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A History Of The Church In Seven Books by Socrates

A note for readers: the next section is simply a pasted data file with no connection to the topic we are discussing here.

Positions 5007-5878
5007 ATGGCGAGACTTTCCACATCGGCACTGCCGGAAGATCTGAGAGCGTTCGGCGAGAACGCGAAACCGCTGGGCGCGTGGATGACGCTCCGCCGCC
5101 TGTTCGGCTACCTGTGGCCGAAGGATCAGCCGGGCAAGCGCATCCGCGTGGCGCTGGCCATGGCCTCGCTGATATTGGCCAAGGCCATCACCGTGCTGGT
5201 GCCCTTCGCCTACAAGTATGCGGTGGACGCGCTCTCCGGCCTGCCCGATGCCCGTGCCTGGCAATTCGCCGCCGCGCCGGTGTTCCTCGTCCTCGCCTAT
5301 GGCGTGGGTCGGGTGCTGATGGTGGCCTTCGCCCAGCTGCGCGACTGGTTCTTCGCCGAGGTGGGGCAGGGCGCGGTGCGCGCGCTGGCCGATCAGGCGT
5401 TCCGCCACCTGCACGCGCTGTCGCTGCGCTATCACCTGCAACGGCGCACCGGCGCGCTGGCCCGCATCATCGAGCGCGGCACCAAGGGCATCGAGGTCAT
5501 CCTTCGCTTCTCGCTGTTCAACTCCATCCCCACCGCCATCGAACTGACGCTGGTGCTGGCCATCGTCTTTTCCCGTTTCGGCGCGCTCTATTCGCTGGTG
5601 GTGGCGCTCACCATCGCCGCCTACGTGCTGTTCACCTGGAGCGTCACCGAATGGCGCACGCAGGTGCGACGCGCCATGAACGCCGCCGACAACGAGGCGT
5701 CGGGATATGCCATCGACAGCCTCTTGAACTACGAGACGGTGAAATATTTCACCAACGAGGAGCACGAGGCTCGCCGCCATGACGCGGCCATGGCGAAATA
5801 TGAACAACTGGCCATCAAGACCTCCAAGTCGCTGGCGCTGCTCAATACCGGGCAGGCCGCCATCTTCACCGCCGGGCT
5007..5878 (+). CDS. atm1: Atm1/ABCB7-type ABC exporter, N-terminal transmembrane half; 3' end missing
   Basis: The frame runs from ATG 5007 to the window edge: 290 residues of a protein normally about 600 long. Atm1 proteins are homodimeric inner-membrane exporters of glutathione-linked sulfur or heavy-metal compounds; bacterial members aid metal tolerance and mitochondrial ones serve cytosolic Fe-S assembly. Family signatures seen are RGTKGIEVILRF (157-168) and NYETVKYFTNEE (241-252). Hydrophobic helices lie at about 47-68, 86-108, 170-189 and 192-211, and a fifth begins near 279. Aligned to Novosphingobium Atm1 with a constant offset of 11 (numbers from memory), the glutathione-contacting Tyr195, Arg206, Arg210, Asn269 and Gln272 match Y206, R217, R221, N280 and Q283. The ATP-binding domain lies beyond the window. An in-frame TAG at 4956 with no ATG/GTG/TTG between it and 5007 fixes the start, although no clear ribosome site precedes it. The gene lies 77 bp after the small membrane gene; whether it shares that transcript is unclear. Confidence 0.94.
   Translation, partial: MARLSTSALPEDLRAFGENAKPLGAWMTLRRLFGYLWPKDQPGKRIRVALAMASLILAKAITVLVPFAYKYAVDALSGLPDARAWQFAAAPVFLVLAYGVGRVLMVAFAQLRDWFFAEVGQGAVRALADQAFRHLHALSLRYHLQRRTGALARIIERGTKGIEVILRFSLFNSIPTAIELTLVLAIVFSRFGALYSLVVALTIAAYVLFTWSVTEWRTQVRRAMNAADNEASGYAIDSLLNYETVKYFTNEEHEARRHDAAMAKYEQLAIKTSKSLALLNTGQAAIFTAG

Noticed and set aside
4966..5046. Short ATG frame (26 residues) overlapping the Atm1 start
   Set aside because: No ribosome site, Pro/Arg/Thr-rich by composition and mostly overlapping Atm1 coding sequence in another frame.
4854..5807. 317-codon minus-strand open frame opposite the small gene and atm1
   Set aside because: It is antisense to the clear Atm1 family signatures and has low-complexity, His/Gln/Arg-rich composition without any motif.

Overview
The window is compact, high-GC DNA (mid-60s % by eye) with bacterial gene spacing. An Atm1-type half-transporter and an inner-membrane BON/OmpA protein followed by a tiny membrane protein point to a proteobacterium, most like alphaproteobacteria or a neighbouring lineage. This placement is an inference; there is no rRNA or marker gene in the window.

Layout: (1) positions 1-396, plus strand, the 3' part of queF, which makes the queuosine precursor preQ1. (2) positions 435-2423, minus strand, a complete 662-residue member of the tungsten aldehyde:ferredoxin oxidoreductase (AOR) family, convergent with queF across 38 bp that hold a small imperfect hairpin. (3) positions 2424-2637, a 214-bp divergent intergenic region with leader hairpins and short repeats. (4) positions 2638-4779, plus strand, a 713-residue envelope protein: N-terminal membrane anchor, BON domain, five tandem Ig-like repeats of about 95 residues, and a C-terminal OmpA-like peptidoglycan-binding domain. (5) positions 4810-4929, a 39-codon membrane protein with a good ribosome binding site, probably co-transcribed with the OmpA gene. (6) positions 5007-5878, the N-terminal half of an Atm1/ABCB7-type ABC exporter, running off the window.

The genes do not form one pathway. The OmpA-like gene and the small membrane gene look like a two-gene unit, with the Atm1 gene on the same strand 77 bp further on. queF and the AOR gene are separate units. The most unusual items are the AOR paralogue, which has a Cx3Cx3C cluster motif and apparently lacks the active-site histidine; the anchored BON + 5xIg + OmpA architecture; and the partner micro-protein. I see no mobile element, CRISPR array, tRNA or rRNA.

IN the following year, the emperor Constantine having just entered the sixty-fifth year of his age, was attacked with a dangerous malady; he therefore left Constantinople, and made a voyage to Helenopolis, that he might try the effect of the medicinal hot springs which are found in the vicinity of that city. Perceiving however that his illness increased, he deferred the use of the baths; and removing from Helenopolis to Nicomedia, he took up his residence in the suburbs, and there received Christian baptism. After this he became cheerful and resigned; and making his wil, appointed his three sons heirs to the empire, allotting to each one of them his portion, in accordance with his previous arrangements. He also granted many privileges to the cities of Rome and Constantinople; and entrusting the custody of his will to that presbyter by whose means Arius had been recalled, and of whom mention has been already made, he charged him to deliver it into no one’s hand, except that of his son Constantius, to whom he had given the sovereignty of the East. He survived but a few days after the execution of this document, and died in the absence of all his sons. A courier was therefore immediately despatched into the East, to inform Constantius of his father’s decease.








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